Amid the Healthcare.gov meltdown, three San Francisco developers decided to grab some off-the-shelf components. They integrated some public APIs. They built significant chunks of Healthcare.gov’s functionality. And they did all this in just a few weeks, for a few hundred dollars.

A tale of standing on the shoulders of giants. My own.

Two years ago, I wanted to start a community where busy people could learn to code together.

I had just spent 18 months building a huge custom solution: a course recommendation engine that it turned out no one wanted to use.

So I decided to go in the exact opposite direction. I would write as little code as necessary, and focus instead on using other people’s code.

So what did the community need?

  1. a way to communicate with one another
  2. a blog where everyone could share their personal insights and stories
  3. a curriculum, and a way to track people’s progress through it

The old Not Invented Here-prone me would have:

  1. built a chatroom using web sockets, then built the moderation tools, various API integrations, and figured a good way to persist messages across sessions.
  2. built a blog from scratch, dealt with design issues like readability, tagging, embedding, and basic features people have come to expect, such as RSS.
  3. built a custom CMS for the interactive coding challenges, then built out the profile system, then designed and implemented a core programming curriculum.

This last step probably would have taken me years to do on my own.

And before you tell me “in this day and age, no one’s silly enough to roll their own blog” — well, apparently I was, because I spent a few days doing just that. A few days that I’ll never get back.

But here’s what the new me — fresh from an 18-month descent into Not Invented Here Hell — decided to do.

I didn’t know any Node.js at the time. But I knew smart people who convinced me that full stack JavaScript was the future.

I also knew about the Hackathon Starter, a popular open source Node.js boilerplate. So I forked it.

Since I’d spent the last 18 months scraping, auditing, and classifying thousands of online courses, I knew which ones best covered programming and computer science. So instead of designing a curriculum, I curated existing resources.

For the chat room, I just used HipChat. For the blog, I just used Blogger.

And within 3 days, the new community was live.

It’s hard to predict how a solution will evolve over time. You learn so much from just shipping the damn thing.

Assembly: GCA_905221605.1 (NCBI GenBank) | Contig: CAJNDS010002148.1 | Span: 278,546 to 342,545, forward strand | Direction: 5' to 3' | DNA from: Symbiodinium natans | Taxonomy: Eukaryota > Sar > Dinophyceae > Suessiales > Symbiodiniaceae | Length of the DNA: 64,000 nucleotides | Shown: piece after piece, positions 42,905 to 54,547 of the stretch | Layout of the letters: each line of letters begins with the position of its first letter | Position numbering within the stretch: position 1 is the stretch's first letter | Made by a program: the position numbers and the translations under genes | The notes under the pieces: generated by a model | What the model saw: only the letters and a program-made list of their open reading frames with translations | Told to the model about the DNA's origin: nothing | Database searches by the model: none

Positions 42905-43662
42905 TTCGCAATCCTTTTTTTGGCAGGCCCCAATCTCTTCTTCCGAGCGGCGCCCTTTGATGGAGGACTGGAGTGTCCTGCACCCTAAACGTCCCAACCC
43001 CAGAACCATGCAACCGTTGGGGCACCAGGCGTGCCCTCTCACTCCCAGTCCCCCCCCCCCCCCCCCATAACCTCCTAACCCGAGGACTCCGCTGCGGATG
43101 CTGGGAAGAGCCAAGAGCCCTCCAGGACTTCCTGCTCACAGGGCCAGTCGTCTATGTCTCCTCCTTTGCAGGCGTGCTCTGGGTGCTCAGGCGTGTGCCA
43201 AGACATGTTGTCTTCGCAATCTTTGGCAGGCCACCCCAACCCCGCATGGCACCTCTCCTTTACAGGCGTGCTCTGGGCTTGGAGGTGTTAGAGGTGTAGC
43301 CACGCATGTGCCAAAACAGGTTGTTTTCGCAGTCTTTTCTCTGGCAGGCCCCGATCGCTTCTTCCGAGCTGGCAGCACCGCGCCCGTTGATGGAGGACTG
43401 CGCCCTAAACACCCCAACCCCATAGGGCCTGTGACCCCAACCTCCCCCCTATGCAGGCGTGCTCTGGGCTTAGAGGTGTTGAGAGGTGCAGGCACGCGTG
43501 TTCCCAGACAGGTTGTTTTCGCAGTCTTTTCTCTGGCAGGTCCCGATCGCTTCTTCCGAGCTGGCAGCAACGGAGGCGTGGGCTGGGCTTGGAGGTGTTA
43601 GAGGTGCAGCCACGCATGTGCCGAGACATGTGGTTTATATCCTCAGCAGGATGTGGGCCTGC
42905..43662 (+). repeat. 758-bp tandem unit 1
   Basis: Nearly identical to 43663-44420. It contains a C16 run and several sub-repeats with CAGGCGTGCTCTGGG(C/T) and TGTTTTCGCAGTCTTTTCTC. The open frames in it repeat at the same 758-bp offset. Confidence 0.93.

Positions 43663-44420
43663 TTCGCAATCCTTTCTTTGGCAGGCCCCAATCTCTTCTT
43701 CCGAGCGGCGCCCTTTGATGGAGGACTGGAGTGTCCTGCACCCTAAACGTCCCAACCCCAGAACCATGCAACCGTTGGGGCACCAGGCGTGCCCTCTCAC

If you get started immediately using off-the-shelf solutions, you can swap them out later, and fine-tune things as you go.

Over time, our community has made thousands of small tweaks based on feedback. We’ve also moved our chat rooms over to Gitter, and our community’s blog over to Medium.

Once we had a critical mass of open source contributors, we set to work designing and implementing our own 1,200 hour curriculum.

Today, more than 5,000 people from our community have learned to code well enough to get their first developer jobs.

But if I hadn’t resisted my Not Invented Here tendencies, I never would have gotten things off the ground.

How to stand on the shoulders of giants

I’ll leave you with three simple tips for making the most of the thousands of years of insights at your fingertips.

Tip #1: Learn to recognize Not Invented Here in yourself and others.

Accept that it’s in our nature to want to build things ourselves. The light side of this is a hobbyist building their own furniture. The dark side is a developer rolling their own security.

Tip #2: Learn what tools are out there.

The easiest way to understand what types of tools are available is to continue doing what you’re doing right now: reading about technology.

Most major open source projects are on GitHub, where you can view their documentation. You can deploy many of these tools in minutes to your own cloud server.

Tip #3: Read history.

I’m sure your high school history teacher quoted you this, and they were right:

“Those who do not read history are doomed to repeat it.” — George Santayana in 1905

There are a lot of excellent books about the history of technology. I recommend this one by Walter Isaacson, the same guy who wrote the famous Albert Einstein and Steve Jobs biographies. It’s specifically about the history of software:

The Innovators: How a Group of Hackers, Geniuses, and Geeks Created the Digital Revolution
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The giants are eager to hoist you onto their shoulders. Let them. They will give you a view of just how many problems are still out there, waiting for you to go solve them.

I only write about programming and technology. If you follow me on Twitter I won’t waste your time. ?